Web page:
More information was required by newer councillors to the Waitaki District Council last Wednesday before they could make a decision on whether to support the interests of consent holders on the Waitaki River.
Councillors had to decide whether to lodge a submission with Environment Canterbury in support of Plan Change 3 to the Waitaki Catchment Water Allocation Regional Plan.
Mayor Gary Kircher delayed making a decision during the morning session until more information could be provided to councillors. A 45-minute workshop was then held in the afternoon to further explain the issues surrounding Plan Change 3.
Council noted in a report that the outcomes of the plan change supported its vision for sustainable development in the Waitaki District. In addition to addressing concerns about security of supply for irrigators, it also enhanced environmental values relating to mahinga kai and provided greater certainty for electricity generators.
The Lower Waitaki South Coastal Zone Committee and the Lower Waitaki River Management Society have, over time, aired different views on the management of the river flows and both groups were represented at Wednesday’s meeting.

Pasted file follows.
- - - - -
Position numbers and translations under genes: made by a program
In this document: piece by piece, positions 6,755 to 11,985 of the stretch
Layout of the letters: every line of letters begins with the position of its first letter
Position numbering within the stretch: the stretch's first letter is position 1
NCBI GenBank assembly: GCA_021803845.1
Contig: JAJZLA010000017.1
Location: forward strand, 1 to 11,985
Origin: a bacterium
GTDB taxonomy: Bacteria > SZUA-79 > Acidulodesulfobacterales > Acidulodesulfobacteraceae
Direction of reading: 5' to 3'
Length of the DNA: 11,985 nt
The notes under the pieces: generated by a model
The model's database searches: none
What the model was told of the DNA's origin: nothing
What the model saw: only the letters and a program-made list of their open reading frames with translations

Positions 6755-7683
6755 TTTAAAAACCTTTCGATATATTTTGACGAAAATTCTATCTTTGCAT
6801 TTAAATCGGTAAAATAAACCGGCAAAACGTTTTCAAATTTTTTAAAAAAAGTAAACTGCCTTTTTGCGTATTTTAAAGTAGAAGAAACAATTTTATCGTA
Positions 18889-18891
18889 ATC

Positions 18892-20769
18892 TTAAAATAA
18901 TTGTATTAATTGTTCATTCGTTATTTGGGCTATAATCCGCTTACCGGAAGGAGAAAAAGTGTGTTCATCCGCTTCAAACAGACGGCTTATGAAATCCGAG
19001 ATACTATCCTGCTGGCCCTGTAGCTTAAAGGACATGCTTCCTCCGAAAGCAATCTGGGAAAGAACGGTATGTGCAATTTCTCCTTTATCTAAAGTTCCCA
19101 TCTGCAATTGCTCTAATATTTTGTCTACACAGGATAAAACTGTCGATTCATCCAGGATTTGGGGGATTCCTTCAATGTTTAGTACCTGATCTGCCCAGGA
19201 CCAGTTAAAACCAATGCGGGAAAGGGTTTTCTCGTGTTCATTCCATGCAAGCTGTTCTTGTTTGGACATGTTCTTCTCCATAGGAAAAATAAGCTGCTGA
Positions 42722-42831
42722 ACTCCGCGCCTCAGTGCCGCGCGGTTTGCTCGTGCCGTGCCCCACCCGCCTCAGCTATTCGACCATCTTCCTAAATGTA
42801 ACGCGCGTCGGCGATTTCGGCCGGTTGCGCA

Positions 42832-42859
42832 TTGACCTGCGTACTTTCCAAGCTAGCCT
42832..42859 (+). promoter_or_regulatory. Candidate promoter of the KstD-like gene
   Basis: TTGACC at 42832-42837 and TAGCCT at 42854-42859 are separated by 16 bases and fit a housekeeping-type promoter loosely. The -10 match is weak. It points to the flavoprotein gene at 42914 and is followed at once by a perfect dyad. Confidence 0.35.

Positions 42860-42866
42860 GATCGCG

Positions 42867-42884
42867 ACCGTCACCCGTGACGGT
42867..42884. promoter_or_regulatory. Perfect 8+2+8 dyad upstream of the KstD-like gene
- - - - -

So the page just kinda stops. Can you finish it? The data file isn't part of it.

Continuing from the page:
The LWSCZC has sought security of supply for consent holders and the LWRMS opposes the plan change, citing concerns over the lowering of minimal flow rates. Committee members want to hear more evidence and have the chance to put forward an alternative solution which “would not increase stress on an already heavily exploited river”.
LWRMS members Linn Koevoet and John McDonald urged councillors not to support the plan change.
“In the space of 10 years, we have taken the Waitaki River from a magnificent, vast body of clean water with seemingly infinite bounty, to having an unseemly tug-of-war over the last few allocatable m3 of now doubtful quality water,” Mr Koevoet said.
“Plan Change 3 will lower the minimum flow in the current plan from 150 cumecs to 102 cumecs to allow the oldest consent holders to hold their priority water access ahead of more recently granted consent holders.”
Forty resource consents to take water existed when the water allocation plan became operative in 2006. These consents collectively abstract about 48 cubic metres per second (cumecs) of water from the Waitaki River between the Waitaki Dam and the sea. The package developed by the zone committee provides reliability of supply in the low flow years.
LWSCZC member Matt Ross was present on Wednesday and said it was important that the district council put forward a submission and took an interest in regional plans and issues that ultimately affected residents in the district.
Councillors voted to put forward a submission in support of the plan change. Submissions close on August 22 and a hearing is likely to follow, led by an independent commissioner.
By LINDA MCCARTHY